Presenting the Abraham Accords
Presenting the Abraham AccordsOfficial White House Photo by Joyce N. Boghosian

While progress toward crafting relations between Israel and Saudi Arabia has cooled due to a breakdown in relations between the United States and Saudi leaders, behind the scenes there are many who are working toward a breakthrough in relations with four other countries with the hope of expanding the Abraham Accords in the very near future.

According to a report in Israel Hayom, Israeli Foreign Minister Eli Cohen along with Ministry officials are expending great efforts to bring about accords with Mauritania, Somalia, Niger, and Indonesia. Prime Minister Benjamin Netanyahu is reportedly also involved, as well as senior officials from the U.S. State Department including Anthony Blinken, Jake Sullivan, and Amos Hochstein.

Negotiations with Mauritania are currently at a more advanced stage than those with the other three countries, as was hinted at by Foreign Minister Cohen at a meeting last week with his German counterpart. Cohen also utilized the meeting to ask the German Foreign Minister to use her influence to aid Israel in reaching a breakthrough with both Mauritania and Niger.

Mauritania has had diplomatic relations with Israel in the past, formalized in 1999 but terminated around a decade later following Israel's Operation Cast Lead. Israel has never had diplomatic relations with Somalia, although last year reports emerged on a number of occasions indicating that the country's president was interested in cultivating ties with Israel. Israel shares an interest in cultivating such ties, due in part to Somalia's strategic location in the region of the Gulf of Aden, leading out to the Indian Ocean.

No official ties exist between Israel and Niger, although unofficial ties have existed in the past, ties that were almost entirely severed following the Yom Kippur War and the Second Intifada. Israel made very little effort to renew those ties in the ensuing years, but of late it has identified two key interests in improving relations with this African country, considered a "failed state." The first such interest lies in the fact that Niger is a producer of uranium, and if it forms ties with Israel, Israel will potentially be able to limit or halt the sale of Niger's uranium to enemy states. The second interest is in persuading Niger to refrain from voting against Israel at the United Nations and in other international forums.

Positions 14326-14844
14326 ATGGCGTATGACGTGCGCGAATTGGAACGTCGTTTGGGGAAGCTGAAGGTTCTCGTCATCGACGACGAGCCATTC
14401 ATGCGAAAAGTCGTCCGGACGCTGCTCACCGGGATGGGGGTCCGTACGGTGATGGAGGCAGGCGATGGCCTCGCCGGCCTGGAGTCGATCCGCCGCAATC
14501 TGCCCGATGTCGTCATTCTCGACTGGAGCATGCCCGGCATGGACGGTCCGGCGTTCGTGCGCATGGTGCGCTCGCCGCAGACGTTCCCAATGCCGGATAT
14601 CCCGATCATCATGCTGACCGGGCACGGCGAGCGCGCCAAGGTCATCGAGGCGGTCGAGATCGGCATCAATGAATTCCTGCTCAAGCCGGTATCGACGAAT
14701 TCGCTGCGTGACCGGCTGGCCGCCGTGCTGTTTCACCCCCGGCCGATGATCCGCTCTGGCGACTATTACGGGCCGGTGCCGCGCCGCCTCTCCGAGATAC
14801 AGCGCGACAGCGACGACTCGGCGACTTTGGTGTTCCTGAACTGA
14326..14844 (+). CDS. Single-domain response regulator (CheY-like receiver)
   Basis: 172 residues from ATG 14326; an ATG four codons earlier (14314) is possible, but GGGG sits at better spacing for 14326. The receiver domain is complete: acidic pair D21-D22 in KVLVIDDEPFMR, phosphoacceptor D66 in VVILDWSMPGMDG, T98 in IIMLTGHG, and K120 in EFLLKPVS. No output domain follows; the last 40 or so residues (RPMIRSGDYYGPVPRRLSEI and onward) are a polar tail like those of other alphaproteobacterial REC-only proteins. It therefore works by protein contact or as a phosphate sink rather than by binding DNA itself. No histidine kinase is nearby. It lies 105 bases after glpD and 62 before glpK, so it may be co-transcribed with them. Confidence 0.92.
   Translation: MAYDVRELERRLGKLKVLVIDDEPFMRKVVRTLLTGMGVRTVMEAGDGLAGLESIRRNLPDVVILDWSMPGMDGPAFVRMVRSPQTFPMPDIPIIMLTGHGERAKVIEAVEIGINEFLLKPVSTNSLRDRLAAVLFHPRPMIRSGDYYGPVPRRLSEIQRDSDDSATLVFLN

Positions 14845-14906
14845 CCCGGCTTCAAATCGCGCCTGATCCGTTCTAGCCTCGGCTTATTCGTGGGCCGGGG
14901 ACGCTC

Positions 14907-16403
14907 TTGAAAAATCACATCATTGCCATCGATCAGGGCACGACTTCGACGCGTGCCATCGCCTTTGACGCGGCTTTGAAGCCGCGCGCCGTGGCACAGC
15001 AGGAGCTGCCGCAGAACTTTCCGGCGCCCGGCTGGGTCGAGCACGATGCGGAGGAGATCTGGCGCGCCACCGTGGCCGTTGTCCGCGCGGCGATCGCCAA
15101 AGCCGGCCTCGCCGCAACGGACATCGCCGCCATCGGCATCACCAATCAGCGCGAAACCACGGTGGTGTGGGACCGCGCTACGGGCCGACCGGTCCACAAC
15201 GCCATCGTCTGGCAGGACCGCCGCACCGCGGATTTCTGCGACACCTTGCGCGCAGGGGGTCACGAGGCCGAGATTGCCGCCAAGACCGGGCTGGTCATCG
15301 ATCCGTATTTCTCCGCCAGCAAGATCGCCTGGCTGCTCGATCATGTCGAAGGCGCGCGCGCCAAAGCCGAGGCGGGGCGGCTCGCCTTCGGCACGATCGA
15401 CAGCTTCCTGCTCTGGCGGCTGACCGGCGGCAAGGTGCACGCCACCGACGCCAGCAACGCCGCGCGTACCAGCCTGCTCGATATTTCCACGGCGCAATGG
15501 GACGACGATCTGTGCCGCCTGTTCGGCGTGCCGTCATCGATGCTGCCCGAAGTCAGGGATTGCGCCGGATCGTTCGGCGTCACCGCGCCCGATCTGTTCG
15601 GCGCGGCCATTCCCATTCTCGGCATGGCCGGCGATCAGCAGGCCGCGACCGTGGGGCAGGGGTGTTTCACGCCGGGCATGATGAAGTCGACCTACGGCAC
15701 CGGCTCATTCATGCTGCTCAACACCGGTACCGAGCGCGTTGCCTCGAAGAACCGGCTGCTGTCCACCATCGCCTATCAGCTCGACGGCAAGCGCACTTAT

Foreign Minister Cohen is also apparently endeavoring to advance ties with Indonesia, the largest Muslim-majority country in the world. Indonesia has no formal ties with Israel, but in recent years the two countries have gradually formed unofficial ties in the areas of trade, technology, and tourism.

Progress with these four countries is unlikely to get off the ground before the conclusion of the month of Ramadan on April 20th. The Muslim world will be closely monitoring the Israeli government's response to any disturbances during Ramadan, with a focus on the Temple Mount and the maintenance of the status quo at the holy site.

Prime Minister Netanyahu's recent meeting with the Jordanian King was in part motivated by a desire to ensure that progress with the four abovementioned countries is not derailed by any deterioration in relations between Jordan, Israel, and the Palestinian Authority. Tensions are still extremely high due to recent events, and officials in both the United States and Israel are doing their utmost to prevent anything untoward occurring to prevent the expansion of the Abraham Accords.